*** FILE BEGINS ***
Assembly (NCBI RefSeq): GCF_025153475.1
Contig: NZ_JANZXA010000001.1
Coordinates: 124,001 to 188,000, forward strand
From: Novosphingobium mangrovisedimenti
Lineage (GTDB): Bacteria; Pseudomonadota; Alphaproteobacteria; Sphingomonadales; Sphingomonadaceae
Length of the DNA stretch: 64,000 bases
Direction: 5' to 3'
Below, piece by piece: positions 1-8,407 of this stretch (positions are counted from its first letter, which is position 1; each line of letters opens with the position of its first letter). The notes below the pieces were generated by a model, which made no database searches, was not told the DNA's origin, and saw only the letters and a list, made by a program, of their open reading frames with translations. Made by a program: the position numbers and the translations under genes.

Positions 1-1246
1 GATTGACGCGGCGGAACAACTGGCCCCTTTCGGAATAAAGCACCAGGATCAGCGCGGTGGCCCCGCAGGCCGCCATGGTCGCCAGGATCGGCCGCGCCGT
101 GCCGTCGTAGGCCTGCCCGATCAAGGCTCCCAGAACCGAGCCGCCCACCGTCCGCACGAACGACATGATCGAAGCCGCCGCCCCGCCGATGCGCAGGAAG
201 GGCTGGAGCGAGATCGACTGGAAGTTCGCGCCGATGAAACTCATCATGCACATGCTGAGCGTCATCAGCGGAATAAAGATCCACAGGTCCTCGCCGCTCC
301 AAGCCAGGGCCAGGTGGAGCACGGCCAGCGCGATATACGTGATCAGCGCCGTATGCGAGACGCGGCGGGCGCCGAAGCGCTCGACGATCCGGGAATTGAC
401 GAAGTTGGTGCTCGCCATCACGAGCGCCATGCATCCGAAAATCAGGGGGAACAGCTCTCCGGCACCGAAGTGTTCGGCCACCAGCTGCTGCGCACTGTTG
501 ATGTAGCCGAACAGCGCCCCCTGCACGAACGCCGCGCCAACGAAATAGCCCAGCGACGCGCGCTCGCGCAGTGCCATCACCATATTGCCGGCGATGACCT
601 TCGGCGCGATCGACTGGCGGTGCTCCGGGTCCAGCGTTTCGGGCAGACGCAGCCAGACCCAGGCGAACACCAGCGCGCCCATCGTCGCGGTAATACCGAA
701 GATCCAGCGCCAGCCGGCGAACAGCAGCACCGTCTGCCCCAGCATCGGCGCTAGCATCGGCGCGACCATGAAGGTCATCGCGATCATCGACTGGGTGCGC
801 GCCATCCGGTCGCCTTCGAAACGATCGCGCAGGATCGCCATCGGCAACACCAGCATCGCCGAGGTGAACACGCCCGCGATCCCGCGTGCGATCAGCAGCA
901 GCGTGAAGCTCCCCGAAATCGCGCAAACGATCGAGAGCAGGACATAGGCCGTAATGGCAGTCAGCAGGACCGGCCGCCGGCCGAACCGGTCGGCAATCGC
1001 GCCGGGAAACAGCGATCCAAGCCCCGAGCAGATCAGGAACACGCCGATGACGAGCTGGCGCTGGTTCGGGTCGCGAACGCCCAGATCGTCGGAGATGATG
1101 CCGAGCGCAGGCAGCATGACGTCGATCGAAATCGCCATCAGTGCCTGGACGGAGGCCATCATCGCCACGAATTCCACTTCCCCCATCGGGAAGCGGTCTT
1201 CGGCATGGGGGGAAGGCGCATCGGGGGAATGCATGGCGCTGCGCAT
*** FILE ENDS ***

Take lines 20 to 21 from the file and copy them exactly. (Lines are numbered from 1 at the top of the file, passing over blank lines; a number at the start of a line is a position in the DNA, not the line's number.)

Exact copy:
1001 GCCGGGAAACAGCGATCCAAGCCCCGAGCAGATCAGGAACACGCCGATGACGAGCTGGCGCTGGTTCGGGTCGCGAACGCCCAGATCGTCGGAGATGATG
1101 CCGAGCGCAGGCAGCATGACGTCGATCGAAATCGCCATCAGTGCCTGGACGGAGGCCATCATCGCCACGAATTCCACTTCCCCCATCGGGAAGCGGTCTT